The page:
IMF Seeks 'Rapid Conclusion' With Argentina on Credit Line
The International Monetary Fund’s Christine Lagarde said the multilateral lender is seeking a rapid resolution for talks with Argentina over the establishment of a credit line that will help restore confidence in the country’s economy.
Argentina wants a high-access stand-by arrangement, the fund said on Thursday after meetings between Managing Director Lagarde and a team of Argentine officials led by Treasury Minister Nicolas Dujovne. Dujovne also met with officials from the Fund’s Western Hemisphere unit and with David Malpass, the U.S. Treasury undersecretary for international affairs.
"Our meeting was a timely opportunity for Minister Dujovne to reaffirm the government’s economic priorities and plans, and for me to hear how best the IMF can support the government’s important efforts," Lagarde said. "I stressed my strong support for Argentina’s reforms to date, and expressed the Fund’s readiness to continue to assist the government."
Argentina on Tuesday asked the Fund for financing after a five-month-rout in the peso forced the central bank to raise interest rates to the highest in the world, threatening to derail the country’s economic recovery.
Dujovne said he won’t discuss the terms or type of agreement Argentina is seeking while the talks with the IMF are ongoing. An agreement will allow the government to "preserve all that we have achieved in our first years in office,” he said in a separate statement.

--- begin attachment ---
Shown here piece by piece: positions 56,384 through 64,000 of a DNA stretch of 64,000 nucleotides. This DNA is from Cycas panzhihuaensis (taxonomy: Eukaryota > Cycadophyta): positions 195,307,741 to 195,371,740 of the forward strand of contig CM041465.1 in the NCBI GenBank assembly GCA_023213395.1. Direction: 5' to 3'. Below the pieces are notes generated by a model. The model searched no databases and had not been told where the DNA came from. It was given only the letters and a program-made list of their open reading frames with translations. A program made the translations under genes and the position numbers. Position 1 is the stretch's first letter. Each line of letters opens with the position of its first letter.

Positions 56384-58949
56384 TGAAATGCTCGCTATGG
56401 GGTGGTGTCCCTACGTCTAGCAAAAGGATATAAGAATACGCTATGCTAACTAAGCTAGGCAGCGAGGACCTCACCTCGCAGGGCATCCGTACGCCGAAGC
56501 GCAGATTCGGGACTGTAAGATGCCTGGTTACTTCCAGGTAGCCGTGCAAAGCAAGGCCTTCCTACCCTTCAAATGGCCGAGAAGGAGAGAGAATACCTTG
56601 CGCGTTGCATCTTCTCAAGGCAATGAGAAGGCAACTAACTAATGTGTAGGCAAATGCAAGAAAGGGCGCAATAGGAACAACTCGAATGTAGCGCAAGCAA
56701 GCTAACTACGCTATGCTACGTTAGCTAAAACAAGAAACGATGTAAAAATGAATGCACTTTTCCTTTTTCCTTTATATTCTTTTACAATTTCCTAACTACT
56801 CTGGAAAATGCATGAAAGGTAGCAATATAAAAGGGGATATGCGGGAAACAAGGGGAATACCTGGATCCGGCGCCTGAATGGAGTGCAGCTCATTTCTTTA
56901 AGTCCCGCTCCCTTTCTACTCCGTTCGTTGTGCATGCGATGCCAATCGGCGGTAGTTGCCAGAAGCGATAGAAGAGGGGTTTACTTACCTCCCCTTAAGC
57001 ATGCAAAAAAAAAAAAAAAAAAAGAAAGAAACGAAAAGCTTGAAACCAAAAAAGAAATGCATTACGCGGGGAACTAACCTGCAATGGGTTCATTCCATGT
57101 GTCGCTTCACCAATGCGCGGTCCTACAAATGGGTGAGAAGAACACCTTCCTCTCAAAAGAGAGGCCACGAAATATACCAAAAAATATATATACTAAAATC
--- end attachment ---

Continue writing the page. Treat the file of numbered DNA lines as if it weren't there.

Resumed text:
The peso gained on Thursday for the first time in four days following the announcement late on Wednesday that the central bank activated a $2 billion credit line with the Bank for International Settlements. The currency rose 0.1 percent to 22.71 per dollar in Buenos Aires, and yields on the century bond fell 13 basis points to 8.12 percent.
“Stopping the run on the peso and reaching an effective IMF deal as soon as possible appear today to be indispensable first steps in the long process of returning confidence to the market," Pablo Waldman, head of strategy at INTL FCStone Argentina, wrote.
Thursday’s rebound in local markets may be temporary, traders said, as details on the stand-by agreement are still scant. The government has about 674 billion pesos ($30 billion) of short-term, central-bank debt that matures on May 16.
“The devil’s in the details with respect to terms,” said Michael Roche, a fixed-income strategist at Seaport Group in New York. “But I think Mr. Macri can use the conditions imposed by the Fund as political cover to get some difficult measures enacted.”
— With assistance by Andrew Mayeda, Randy Woods, Jorgelina Do Rosario, and Silvia Martinez